Topic: Paul Gosar

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  • 10 women in Congress who won’t be back

    10 women in Congress who won’t be back

    The 2010 elections were tough on all Democrats, but particularly on female lawmakers. The upcoming 112th Congress may see fewer women in office on Capitol Hill than last session. Yet-to-decided races in the House and Senate will determine if that happens, but if it does, it would be the first time in 32 years that the number of women in Congress declines from one session to the next. What's already clear is that 10 women are not returning. Most of the congresswomen defeated Tuesday were House freshmen. Two had served multiple House terms, and one was a Senate veteran. Some lost to tea party favorites and conservatives backed by Sarah Palin, while others were bested by standard-issue Republicans. Here are the women, some familiar and some not, we will not see on Capitol Hill come January as a result of Election Day losses. Source: CNN, National Journal‚ Almanac of American Politics, Politico

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  • USA Update Arizona wildfire prompts Congressional hearing on logging.The right focus?

    The Yarnell Hill wildfire in Arizona is 45 percent contained. Next week, Congress will hold hearings on how to reduce wildfires through better forest management. Some see political opportunism for logging.

  • Saving US grasslands: a bid to turn back the clock on desertification

    Saving US grasslands: a bid to turn back the clock on desertification

    As grasslands diminish on prairies and savannas around the world, an innovative ranching technique that reverses the environmental damage of desertification makes its way to the US.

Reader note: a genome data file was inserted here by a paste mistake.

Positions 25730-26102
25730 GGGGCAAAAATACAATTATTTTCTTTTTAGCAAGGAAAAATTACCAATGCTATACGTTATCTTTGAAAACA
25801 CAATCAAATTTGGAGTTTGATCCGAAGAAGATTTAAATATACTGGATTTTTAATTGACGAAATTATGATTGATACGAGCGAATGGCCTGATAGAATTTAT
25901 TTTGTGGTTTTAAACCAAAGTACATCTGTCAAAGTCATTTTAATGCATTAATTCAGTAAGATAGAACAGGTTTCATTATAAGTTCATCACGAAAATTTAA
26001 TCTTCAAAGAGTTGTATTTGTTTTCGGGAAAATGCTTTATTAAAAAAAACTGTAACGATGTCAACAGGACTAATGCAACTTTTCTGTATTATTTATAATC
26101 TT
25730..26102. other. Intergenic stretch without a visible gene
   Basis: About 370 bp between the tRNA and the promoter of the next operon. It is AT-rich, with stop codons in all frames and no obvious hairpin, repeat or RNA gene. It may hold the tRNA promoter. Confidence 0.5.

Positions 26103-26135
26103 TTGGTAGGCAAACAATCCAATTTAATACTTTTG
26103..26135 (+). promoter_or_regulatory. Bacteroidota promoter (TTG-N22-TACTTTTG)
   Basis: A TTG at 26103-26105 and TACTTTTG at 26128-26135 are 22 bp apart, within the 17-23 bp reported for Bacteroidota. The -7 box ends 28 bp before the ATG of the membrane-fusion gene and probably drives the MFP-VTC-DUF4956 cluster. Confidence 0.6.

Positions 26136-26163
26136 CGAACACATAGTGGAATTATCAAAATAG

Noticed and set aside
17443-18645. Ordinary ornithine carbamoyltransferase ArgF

• 10 women in Congress who won’t be back

    10 women in Congress who won’t be back

    The 2010 elections were tough on all Democrats, but particularly on female lawmakers. The upcoming 112th Congress may see fewer women in office on Capitol Hill than last session. Yet-to-decided races in the House and Senate will determine if that happens, but if it does, it would be the first time in 32 years that the number of women in Congress declines from one session to the next. What's already clear is that 10 women are not returning. Most of the congresswomen defeated Tuesday were House freshmen. Two had served multiple House terms, and one was a Senate veteran. Some lost to tea party favorites and conservatives backed by Sarah Palin, while others were bested by standard-issue Republicans. Here are the women, some familiar and some not, we will not see on Capitol Hill come January as a result of Election Day losses. Source: CNN, National Journal‚ Almanac of American Politics, Politico